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A deeper companionship
HILDEN, Germany—Building on "the two companies' recent mutual successes," QIAGEN NV announced in mid-February that it has entered into a master collaboration agreement with Indianapolis-based Eli Lilly & Co. to develop and commercialize companion diagnostics for pairing with Lilly investigational and approved medicines across all therapeutic areas.
This agreement builds on past work between QIAGEN and Lilly, going back to fall 2011 when they announced a partnership around the development, manufacturing and commercialization of a molecular companion diagnostic for an early-stage investigational JAK2 inhibitor compound for oncology under development by Lilly.
"The collaboration with Lilly is a strong testament to QIAGEN's capabilities in companion diagnostics, biomarkers and personalized healthcare," said Dr. Stephen Little, vice president personalized healthcare at QIAGEN, at that time. QIAGEN currently offers some 20 tests for use in personalized healthcare.
In addition, as QIAGEN has made note of recently, it is "actively expanding its pipeline of personalized healthcare technologies and intends to submit several companion diagnostics in the coming years for U.S. regulatory approval." As part of that, QIAGEN notes that it has more than 15 projects underway to co-develop and market companion diagnostics with leading pharmaceutical and biotech companies, including such Lilly peers as Amgen, AstraZeneca, Boehringer Ingelheim, Bristol-Myers Squibb and Pfizer.
The new and expanded agreement between QIAGEN and Lilly—the financial terms of which are not being disclosed—"provides a framework for Lilly and QIAGEN to collaborate on future projects—across all of Lilly's therapeutic areas," notes QIAGEN.
"It also further underscores QIAGEN's leading position in partnering with global pharmaceutical companies to deliver the benefits of personalized medicine to patients and healthcare providers."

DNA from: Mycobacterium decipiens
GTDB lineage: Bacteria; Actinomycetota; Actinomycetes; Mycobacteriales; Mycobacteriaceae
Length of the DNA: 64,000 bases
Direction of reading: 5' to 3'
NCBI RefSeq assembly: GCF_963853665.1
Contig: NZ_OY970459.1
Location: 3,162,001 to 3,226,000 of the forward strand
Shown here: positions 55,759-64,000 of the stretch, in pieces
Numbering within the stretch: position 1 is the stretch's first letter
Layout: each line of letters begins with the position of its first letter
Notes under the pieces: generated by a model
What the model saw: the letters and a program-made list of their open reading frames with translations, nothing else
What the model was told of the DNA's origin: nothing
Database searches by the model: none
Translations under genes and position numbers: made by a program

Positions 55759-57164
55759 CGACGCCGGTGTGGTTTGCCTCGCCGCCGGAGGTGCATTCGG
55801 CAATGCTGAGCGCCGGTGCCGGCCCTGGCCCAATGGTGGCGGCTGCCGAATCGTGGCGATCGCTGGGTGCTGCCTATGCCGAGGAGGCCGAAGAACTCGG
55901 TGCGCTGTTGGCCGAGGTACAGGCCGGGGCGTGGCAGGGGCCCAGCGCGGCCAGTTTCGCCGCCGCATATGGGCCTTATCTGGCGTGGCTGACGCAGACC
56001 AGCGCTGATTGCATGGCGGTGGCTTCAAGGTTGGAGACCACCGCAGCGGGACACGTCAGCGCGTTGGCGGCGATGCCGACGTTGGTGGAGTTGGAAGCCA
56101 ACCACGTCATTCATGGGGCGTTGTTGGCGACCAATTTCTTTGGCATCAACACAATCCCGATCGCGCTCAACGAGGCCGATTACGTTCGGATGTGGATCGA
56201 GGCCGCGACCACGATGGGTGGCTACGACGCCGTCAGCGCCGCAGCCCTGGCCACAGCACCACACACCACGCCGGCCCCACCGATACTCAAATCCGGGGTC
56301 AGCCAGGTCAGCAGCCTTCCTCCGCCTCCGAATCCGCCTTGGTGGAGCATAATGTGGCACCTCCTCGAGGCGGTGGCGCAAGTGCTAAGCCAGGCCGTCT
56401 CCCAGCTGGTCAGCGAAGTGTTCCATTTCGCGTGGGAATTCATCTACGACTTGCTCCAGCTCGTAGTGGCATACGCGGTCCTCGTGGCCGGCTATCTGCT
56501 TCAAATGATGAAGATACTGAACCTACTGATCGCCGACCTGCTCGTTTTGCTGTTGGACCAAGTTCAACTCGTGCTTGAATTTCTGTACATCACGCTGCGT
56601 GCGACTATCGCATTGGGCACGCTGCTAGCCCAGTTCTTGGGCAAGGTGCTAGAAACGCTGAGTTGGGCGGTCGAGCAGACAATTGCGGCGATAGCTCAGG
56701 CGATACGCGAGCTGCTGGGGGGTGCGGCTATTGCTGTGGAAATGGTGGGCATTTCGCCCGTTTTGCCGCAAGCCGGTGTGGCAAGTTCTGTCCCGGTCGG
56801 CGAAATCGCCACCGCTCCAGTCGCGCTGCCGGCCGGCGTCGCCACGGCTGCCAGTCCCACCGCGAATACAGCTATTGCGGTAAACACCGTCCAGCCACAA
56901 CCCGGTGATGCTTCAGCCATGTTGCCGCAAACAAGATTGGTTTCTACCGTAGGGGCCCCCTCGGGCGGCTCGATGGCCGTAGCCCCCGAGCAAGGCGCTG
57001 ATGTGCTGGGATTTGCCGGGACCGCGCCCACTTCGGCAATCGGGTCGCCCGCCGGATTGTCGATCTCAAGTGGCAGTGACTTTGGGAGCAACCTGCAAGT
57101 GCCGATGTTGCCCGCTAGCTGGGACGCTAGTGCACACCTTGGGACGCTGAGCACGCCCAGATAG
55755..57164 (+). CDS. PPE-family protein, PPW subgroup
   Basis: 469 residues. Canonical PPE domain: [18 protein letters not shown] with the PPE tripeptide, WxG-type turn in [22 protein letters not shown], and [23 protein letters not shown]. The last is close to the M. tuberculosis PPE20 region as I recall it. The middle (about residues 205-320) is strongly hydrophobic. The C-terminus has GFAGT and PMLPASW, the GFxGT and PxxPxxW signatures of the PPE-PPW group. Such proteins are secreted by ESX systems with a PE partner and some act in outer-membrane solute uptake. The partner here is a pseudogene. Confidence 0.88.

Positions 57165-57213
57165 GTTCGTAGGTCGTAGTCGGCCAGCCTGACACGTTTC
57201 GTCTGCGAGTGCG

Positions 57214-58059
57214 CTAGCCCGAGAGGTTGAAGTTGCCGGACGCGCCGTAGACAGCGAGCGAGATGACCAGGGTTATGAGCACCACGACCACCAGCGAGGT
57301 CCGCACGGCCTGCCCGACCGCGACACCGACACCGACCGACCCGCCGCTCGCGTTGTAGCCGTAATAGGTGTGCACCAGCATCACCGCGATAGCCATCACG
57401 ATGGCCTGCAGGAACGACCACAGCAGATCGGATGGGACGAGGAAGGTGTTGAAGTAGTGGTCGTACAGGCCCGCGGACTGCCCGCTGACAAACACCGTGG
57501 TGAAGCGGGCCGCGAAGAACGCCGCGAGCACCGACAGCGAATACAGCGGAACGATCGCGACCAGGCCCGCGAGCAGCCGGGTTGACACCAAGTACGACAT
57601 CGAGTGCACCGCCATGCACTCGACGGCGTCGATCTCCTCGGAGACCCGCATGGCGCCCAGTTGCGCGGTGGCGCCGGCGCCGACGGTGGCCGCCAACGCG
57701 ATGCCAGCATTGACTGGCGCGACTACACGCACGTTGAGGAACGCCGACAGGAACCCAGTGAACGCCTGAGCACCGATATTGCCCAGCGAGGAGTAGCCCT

"Tailored therapies are a key component of Lilly's strategy of providing improved outcomes for individual patients. By working with partners like QIAGEN, we are advancing a number of tailored therapeutics in an effort to target the right medicine to the right patient," said Dr. Daniel Skovronsky, vice president of tailored therapeutics at Lilly and CEO of Avid Radiopharmaceuticals, a wholly owned subsidiary of Lilly. "This collaboration with QIAGEN extends our capabilities to more quickly and cost-effectively bring innovative new medicines, alongside advanced diagnostics, to patients worldwide who are waiting."
This expanded relationship with Lilly is a direct result of the companies' ongoing work together, according to Dr. Ulrich Schriek, senior vice president of global business development for QIAGEN, who adds, "This agreement lays the groundwork for potential future projects with Lilly in various therapeutic areas and enables significant efficiencies for future development programs by standardizing interfaces and processes between our organizations. Through partnerships like this, QIAGEN offers pharma companies a cost-effective way to maximize the value and benefits of potential new medicines in their pipelines, while also reducing the risks in medicine development."
QIAGEN maintains that it is at the forefront globally in developing and validating personalized healthcare tests that provide physicians with genomic information to guide the selection of medicines in treating disease, pointing, for example, to last month's announced submission of its therascreen EGFR RGQ PCR Kit test to the U.S. Food and Drug Association (FDA) as a proposed companion diagnostic to guide treatment with a new investigational oncology compound developed by Boehringer Ingelheim.
QIAGEN and Lilly also previously collaborated on companion diagnostics designed to run on QIAGEN's Rotor-Gene Q system, a component of the QIAsymphony family of automated instruments. QIAGEN's strategy is to develop FDA-approved diagnostics in the United States for use on this platform.
Looking at the most recent Lilly deal and deals that led up to it, both with Lilly and with other partners, Zacks Investment Research wrote in an investor's note Feb. 15 that, "We are encouraged by QIAGEN's good progress and strategic moves, which complement its objective to leverage leadership in sample and assay technologies across its four customer classes."
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